Machine Learning is Fun Part 6: How to do Speech Recognition with Deep Learning

Alexa, order a large pizza!

Machine Learning isn’t always a Black Box

Turning Sounds into Bits

Images are just arrays of numbers that encode the intensity of each pixel
A waveform of me saying “Hello”
Sampling a sound wave
Each number represents the amplitude of the sound wave at 1/16000th of a second intervals

A Quick Sidebar on Digital Sampling

Can digital samples perfectly recreate the original analog sound wave? What about those gaps?

Pre-processing our Sampled Sound Data

Each number in the list represents how much energy was in that 50hz frequency band
You can see that our 20 millisecond sound snippet has a lot of low-frequency energy and not much energy in the higher frequencies. That’s typical of “male” voices.
The full spectrogram of the “hello” sound clip

Recognizing Characters from Short Sounds

  • HE_L_LO becomes HELLO
  • HU_L_LO becomes HULLO
  • AU_L_LO becomes AULLO

Wait a second!

“Hullo! Who dis?”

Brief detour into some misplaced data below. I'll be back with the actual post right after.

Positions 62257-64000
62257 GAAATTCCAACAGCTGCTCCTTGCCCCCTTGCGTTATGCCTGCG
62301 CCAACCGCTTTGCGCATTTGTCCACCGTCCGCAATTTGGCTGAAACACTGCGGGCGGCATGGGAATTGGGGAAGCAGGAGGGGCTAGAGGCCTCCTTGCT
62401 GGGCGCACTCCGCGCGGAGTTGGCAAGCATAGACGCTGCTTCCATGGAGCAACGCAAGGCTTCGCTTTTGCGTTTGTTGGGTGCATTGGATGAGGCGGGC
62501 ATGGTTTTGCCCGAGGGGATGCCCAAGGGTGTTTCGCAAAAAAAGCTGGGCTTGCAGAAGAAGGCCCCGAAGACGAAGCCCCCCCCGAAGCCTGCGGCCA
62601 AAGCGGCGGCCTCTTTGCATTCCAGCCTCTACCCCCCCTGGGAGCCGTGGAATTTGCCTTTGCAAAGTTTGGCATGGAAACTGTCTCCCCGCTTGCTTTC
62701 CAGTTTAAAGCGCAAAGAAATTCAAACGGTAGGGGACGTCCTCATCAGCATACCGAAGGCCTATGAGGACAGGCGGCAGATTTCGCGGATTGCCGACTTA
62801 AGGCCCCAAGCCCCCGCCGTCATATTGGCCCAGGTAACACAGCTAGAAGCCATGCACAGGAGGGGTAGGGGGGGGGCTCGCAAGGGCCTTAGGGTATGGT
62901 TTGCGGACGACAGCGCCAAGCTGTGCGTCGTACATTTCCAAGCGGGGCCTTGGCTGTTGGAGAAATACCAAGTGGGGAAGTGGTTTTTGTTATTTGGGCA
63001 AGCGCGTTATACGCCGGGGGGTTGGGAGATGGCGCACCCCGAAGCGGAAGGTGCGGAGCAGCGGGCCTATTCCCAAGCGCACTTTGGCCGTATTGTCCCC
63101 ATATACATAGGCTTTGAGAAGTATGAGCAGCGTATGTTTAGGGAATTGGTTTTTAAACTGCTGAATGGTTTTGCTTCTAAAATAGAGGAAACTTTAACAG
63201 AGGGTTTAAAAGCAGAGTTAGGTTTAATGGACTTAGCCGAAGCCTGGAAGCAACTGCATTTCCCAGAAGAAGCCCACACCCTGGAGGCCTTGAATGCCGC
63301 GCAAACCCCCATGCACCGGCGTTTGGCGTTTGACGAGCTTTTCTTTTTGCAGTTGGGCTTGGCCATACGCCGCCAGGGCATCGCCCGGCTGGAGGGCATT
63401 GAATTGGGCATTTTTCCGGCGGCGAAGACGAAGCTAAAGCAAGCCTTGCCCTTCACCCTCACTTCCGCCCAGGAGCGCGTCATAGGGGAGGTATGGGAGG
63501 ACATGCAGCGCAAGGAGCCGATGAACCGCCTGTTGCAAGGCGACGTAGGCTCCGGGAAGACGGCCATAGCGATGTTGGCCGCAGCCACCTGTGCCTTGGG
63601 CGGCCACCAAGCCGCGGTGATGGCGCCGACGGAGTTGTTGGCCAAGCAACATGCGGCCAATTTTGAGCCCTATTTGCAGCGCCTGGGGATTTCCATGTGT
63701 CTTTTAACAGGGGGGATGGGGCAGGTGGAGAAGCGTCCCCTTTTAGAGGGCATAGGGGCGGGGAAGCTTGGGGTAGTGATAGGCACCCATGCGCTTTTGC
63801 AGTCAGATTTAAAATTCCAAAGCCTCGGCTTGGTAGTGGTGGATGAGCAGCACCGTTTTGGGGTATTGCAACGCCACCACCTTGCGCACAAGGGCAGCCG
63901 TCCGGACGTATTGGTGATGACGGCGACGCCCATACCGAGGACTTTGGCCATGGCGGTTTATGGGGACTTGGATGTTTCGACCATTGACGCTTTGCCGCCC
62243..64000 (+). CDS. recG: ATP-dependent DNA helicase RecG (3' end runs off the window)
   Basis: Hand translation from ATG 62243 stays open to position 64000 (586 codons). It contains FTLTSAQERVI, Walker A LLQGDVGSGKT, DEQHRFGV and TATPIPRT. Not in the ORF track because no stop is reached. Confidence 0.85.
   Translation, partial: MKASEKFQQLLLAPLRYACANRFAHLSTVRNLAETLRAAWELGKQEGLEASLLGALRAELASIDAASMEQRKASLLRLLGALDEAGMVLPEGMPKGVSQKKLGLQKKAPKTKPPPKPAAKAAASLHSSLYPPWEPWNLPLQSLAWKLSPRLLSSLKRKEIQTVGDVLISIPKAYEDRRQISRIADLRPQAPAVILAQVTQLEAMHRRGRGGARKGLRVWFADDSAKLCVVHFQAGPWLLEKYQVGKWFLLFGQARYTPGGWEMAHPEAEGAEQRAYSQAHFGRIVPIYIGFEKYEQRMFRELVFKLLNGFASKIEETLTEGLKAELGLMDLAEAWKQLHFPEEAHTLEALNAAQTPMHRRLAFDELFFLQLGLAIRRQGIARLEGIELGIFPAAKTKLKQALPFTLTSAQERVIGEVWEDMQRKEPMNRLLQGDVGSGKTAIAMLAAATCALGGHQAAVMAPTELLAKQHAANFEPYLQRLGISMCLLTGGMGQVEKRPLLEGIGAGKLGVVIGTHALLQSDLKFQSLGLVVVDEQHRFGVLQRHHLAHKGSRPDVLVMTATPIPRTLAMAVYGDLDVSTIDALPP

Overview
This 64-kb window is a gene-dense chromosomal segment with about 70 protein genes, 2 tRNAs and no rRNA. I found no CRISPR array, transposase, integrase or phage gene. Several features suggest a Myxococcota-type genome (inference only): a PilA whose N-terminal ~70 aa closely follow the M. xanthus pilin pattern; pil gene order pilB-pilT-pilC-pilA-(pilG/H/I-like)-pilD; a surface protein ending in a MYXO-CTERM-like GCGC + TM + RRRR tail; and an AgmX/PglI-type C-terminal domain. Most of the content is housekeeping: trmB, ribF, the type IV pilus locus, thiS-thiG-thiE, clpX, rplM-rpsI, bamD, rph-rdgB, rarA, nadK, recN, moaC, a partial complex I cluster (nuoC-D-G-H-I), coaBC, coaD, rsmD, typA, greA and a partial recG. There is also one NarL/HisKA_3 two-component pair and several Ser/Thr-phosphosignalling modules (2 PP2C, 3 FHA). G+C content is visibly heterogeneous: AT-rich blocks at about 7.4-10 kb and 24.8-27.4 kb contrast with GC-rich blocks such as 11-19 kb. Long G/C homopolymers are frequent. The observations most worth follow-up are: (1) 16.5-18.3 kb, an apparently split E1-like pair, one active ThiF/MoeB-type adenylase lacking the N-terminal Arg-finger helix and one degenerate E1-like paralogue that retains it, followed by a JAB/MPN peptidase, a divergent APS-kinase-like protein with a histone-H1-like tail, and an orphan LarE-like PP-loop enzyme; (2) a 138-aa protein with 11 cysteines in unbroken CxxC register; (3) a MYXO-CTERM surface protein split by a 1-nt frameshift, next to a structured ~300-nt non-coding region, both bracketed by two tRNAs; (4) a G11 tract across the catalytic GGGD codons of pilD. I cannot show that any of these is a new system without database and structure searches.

Can I Build My Own Speech Recognition System?

You can access the same thing for Amazon via your Alexa app. Apple unfortunately doesn’t let you access your Siri voice data.

Where to Learn More

  • The algorithm (roughly) described here to deal with variable-length audio is called Connectionist Temporal Classification or CTC. You can read the original paper from 2006.
  • Adam Coates of Baidu gave a great presentation on Deep Learning for Speech Recognition at the Bay Area Deep Learning School. You can watch the video on YouTube (his talk starts at 3:51:00). Highly recommended.




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Adam Geitgey

Adam Geitgey

Interested in computers and machine learning. Likes to write about it.

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